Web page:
TVA’s refusal to release how much it gave a South Korean auto parts maker in economic subsidies to locate in Clinton, Tennessee, has drawn fire from a congressman.
The Knoxville News Sentinel made a public records request under the Freedom of Information Act for TVA documents that would outline the economic incentives for SL Tennessee, but the government utility refused to release them, saying it would harm their competitive position with other utilities who also recruit industry.
In a story posted on its website today, the News Sentinel quotes U.S. Rep. John J. Duncan Jr. questioning why TVA would keep the deal secret, and even the wisdom of the incentives themselves. Here is an excerpt from the story:
“TVA is not a private company — it is a public monopoly, most places, with advantages that are not given to most other businesses,” said Duncan, a Knoxville Republican. “I believe all of their activities should be transparent and open to the public.”
“I have long believed it is unfair to give so much to businesses that move from other states or even other countries, while not giving much of anything to businesses that have been contributing locally and across the state for many years,” Duncan said.
U.S. Rep. Chuck Fleischmann, an Ooltewah Republican, also suggested TVA should be transparent about the incentives.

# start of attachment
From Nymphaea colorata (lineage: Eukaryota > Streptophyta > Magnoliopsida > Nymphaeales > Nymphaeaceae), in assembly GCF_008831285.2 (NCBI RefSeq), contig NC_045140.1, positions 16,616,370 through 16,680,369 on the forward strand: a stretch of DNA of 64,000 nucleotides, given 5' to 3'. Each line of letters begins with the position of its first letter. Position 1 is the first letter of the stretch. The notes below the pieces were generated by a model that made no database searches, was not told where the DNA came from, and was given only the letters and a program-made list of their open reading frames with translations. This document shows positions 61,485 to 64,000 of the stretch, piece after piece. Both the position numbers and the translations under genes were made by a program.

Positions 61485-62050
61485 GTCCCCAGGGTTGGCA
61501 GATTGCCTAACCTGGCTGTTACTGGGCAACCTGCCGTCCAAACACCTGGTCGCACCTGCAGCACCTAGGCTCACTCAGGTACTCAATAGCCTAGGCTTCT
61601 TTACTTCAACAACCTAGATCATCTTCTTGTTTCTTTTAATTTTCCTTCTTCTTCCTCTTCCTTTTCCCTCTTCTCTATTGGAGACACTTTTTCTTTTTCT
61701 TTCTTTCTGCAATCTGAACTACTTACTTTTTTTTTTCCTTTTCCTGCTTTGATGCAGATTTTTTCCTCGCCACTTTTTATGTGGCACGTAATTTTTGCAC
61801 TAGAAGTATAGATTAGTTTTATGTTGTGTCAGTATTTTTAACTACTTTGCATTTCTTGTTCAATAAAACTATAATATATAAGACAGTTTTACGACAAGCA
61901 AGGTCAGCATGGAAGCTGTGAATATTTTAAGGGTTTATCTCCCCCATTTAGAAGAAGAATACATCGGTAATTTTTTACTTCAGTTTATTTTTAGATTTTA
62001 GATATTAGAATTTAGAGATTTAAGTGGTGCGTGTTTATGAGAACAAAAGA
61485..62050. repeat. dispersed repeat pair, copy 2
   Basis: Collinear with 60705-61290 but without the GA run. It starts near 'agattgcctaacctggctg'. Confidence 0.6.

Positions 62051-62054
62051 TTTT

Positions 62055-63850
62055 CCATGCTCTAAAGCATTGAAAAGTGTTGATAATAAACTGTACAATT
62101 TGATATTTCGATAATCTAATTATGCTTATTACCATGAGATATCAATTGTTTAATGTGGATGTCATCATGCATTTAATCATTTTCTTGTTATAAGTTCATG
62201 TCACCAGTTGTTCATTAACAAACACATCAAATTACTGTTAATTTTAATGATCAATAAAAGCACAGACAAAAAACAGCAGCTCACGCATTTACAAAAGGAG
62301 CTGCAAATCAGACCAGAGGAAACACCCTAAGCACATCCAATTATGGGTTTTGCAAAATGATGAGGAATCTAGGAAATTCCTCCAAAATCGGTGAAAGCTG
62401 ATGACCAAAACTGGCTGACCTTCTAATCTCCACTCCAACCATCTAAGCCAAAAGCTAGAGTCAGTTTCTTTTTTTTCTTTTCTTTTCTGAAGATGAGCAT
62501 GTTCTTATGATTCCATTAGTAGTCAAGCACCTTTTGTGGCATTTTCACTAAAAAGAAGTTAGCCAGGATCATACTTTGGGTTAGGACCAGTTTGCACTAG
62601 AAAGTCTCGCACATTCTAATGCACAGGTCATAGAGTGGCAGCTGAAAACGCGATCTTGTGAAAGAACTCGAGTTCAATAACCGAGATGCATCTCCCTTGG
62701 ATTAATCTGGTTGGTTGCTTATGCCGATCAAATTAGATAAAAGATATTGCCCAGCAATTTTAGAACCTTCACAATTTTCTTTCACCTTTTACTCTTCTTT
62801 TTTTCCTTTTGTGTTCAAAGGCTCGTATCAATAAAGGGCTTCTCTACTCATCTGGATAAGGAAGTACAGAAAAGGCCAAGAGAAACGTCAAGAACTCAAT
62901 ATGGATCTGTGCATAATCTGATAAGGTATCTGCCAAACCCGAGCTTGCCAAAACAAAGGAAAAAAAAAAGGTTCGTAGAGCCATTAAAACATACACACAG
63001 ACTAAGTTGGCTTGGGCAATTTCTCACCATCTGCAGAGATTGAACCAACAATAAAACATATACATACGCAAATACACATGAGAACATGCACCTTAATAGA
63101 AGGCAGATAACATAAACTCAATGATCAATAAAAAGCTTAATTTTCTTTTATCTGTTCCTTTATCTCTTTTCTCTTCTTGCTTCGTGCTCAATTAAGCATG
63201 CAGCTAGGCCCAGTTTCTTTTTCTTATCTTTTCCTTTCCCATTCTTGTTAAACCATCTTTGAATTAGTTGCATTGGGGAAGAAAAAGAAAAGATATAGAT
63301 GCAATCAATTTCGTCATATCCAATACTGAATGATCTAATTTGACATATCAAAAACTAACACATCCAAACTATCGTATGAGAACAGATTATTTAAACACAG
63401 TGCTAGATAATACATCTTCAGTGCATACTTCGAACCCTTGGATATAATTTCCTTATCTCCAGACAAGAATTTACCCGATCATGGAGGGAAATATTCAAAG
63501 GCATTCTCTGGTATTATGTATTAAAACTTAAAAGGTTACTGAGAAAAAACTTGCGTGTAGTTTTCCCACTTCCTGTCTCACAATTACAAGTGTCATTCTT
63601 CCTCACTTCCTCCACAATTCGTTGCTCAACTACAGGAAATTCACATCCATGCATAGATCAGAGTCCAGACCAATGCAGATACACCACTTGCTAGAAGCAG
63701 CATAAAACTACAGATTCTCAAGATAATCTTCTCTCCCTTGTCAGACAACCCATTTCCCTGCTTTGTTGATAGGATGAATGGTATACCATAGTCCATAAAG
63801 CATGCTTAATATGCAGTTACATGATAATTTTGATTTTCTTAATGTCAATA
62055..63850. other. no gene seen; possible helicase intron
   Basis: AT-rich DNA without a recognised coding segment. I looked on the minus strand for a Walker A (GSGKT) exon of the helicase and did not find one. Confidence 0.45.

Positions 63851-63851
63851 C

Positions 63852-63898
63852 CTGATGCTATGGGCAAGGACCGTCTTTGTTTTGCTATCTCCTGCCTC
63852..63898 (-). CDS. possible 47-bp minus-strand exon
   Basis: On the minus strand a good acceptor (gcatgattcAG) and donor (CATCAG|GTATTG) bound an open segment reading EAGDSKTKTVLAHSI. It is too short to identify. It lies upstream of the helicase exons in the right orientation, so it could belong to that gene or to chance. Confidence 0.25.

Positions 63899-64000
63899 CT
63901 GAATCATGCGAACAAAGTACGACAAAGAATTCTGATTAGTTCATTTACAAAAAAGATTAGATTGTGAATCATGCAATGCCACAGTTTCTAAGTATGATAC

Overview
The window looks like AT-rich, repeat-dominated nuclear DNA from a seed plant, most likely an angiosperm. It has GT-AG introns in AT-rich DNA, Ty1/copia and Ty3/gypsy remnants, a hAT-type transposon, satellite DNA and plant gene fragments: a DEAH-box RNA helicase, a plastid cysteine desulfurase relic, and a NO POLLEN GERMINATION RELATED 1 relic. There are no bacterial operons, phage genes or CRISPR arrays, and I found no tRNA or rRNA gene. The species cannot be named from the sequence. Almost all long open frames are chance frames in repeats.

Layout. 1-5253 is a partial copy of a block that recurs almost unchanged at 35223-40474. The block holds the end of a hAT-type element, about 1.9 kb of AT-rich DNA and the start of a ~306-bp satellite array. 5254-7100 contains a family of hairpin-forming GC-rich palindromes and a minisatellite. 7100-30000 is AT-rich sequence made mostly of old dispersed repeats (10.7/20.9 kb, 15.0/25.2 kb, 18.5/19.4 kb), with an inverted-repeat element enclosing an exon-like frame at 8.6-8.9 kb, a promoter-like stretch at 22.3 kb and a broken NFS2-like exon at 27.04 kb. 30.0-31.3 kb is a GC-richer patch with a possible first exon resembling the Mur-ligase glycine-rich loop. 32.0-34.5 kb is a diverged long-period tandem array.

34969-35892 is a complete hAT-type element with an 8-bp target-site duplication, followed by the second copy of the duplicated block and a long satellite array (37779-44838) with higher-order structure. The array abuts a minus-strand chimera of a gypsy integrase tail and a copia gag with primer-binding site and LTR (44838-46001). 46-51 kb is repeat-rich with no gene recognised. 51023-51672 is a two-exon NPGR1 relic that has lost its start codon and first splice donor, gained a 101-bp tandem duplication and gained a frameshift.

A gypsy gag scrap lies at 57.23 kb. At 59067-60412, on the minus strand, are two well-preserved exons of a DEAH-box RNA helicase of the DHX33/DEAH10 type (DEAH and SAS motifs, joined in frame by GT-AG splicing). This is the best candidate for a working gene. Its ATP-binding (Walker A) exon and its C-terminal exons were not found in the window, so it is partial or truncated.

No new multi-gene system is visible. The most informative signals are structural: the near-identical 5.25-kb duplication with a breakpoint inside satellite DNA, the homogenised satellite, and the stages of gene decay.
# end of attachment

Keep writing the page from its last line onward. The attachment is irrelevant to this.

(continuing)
“There’s no question that the No. 1 issue in East Tennessee is jobs, and SL Tennessee’s expansion will bring 1,000 new jobs to Anderson County,” Fleischmann said.
But, “it is important that our government and all related agencies function with proper transparency and oversight,” Fleischmann said. “I believe TVA can do that while remaining competitive and aiding economic development throughout the Tennessee Valley.”
Tennessee’s two U.S. senators — Republicans Bob Corker of Chattanooga and Lamar Alexander of Maryville — deferred to TVA’s judgment on refusing to make the incentives public.
“I have talked with TVA, and as I understand it, their well-known economic development programs were used when recruiting SL, but they do not publicize the specifics of how the programs are applied to each prospective company,” Corker said.